نمونه متن انگلیسی مقاله
Accelerating change is transforming our world, from the prosaic (such as the effect of information technology on the way we use the telephone) to the profound (such as the effect of greenhouse gases on the global climate). Some of these changes amaze and delight us; others impoverish the human spirit and threaten our survival. More important, thoughtful leaders increasingly suspect that the tools they have been using have not only failed to solve the persistent problems they face, but may in fact be causing them. All too often, well-intentioned efforts to solve pressing problems create unanticipated side effects. Our decisions provoke unforeseen reactions. The result is policy resistance, the tendency for interventions to be defeated by the response of the system to the intervention itself. From California’s failed electricity reforms, to road building programs that create suburban sprawl and actually increase traffic congestion, to the latest failed change initiative in your company, our best efforts to solve problems often make them worse. Table 1 lists some examples, including economic, social, and environmental issues.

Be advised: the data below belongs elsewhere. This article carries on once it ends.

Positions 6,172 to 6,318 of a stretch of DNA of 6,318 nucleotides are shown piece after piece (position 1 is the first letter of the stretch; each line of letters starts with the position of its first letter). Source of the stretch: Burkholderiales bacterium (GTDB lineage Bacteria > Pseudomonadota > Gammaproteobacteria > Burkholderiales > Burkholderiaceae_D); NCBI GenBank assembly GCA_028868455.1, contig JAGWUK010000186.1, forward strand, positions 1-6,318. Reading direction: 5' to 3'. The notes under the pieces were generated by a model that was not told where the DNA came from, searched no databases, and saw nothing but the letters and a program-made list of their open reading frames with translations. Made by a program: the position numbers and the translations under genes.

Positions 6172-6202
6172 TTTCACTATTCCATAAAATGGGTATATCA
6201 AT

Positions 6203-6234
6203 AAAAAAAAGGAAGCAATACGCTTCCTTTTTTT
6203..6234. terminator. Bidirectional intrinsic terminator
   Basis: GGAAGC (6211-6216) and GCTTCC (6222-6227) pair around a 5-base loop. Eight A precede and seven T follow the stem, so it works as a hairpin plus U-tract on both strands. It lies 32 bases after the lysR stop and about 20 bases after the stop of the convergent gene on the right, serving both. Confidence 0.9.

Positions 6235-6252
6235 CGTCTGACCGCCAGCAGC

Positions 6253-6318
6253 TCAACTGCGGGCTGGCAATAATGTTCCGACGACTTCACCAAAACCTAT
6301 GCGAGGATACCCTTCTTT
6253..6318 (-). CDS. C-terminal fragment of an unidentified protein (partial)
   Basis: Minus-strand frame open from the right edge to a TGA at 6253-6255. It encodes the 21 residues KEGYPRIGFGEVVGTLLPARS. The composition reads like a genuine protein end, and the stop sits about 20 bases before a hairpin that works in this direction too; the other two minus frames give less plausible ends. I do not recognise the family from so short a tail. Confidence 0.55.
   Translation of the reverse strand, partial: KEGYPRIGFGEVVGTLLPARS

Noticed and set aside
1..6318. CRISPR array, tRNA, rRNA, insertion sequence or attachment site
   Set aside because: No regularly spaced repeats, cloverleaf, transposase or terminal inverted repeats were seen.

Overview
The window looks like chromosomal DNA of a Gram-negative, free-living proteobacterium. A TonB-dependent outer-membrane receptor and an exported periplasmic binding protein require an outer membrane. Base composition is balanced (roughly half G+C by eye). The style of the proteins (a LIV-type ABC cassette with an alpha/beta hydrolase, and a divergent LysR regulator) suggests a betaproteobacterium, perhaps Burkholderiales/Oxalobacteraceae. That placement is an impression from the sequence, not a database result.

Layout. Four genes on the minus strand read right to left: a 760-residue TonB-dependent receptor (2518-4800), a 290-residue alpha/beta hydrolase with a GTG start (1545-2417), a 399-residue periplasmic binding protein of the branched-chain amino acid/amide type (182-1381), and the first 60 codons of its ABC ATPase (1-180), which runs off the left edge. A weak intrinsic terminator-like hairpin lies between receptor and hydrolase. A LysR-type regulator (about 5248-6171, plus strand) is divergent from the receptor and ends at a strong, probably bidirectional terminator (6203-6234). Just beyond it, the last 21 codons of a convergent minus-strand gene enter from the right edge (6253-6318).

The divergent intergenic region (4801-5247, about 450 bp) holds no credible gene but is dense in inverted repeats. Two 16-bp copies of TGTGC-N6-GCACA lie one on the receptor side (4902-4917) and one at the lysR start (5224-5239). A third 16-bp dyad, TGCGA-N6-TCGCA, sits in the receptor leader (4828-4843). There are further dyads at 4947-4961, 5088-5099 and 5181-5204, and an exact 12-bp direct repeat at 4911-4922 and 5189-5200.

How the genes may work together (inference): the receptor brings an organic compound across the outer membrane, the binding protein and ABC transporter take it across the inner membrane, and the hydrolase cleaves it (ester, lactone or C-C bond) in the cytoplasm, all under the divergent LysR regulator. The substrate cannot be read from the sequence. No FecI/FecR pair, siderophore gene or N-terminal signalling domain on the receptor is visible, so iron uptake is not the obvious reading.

While we like to imagine that new technologies and accelerating change present us with new and unique challenges, policy resistance is nothing new. In 1516, Sir Thomas More wrote in Utopia about the problems of policymaking, saying “And it will fall out as in a complication of diseases, that by applying a remedy to one sore, you will provoke another; and that which removes the one ill symptom produces others.” The late biologist and essayist Lewis Thomas, in an essay entitled “On Meddling,” provided both a diagnosis and a solution: